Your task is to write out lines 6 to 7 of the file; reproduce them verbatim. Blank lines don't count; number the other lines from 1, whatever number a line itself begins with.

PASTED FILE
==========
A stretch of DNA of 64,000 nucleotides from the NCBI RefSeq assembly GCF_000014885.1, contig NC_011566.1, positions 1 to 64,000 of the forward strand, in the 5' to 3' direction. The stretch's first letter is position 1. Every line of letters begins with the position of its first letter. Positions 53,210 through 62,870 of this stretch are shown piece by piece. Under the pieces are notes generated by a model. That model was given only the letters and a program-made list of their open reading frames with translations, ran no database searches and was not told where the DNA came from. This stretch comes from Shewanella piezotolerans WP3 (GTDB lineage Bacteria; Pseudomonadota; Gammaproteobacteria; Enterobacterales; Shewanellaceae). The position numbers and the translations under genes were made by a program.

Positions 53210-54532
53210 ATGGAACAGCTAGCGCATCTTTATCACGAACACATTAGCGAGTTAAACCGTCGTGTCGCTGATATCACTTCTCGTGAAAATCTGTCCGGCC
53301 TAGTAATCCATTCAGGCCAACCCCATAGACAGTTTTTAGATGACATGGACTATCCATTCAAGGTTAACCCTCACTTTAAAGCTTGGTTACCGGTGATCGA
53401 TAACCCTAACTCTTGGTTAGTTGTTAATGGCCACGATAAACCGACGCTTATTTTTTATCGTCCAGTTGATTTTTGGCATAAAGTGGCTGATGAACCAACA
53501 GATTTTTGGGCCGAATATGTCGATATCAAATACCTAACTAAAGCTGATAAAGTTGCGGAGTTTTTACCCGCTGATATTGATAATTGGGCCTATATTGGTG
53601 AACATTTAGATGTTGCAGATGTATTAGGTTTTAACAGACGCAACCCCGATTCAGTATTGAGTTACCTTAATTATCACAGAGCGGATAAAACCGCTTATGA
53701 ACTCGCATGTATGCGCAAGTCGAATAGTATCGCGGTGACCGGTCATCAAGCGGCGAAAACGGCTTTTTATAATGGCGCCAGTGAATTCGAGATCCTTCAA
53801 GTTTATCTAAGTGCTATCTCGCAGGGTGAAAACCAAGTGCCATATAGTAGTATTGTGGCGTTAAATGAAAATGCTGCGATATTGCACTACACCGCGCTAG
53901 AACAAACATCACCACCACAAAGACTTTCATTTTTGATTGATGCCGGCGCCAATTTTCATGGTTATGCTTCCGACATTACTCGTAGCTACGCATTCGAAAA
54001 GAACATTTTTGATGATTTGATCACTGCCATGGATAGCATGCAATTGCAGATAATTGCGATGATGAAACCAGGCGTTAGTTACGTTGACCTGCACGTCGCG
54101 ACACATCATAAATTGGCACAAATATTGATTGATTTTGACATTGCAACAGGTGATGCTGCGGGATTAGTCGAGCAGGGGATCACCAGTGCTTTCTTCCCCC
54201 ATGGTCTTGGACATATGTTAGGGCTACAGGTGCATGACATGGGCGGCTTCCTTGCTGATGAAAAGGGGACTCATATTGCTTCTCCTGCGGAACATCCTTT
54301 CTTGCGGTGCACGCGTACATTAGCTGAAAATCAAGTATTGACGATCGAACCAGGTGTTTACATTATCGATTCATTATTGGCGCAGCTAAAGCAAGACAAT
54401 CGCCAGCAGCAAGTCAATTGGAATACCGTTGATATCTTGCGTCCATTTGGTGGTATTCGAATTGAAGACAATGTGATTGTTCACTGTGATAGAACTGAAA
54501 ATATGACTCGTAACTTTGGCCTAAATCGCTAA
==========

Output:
53501 GATTTTTGGGCCGAATATGTCGATATCAAATACCTAACTAAAGCTGATAAAGTTGCGGAGTTTTTACCCGCTGATATTGATAATTGGGCCTATATTGGTG
53601 AACATTTAGATGTTGCAGATGTATTAGGTTTTAACAGACGCAACCCCGATTCAGTATTGAGTTACCTTAATTATCACAGAGCGGATAAAACCGCTTATGA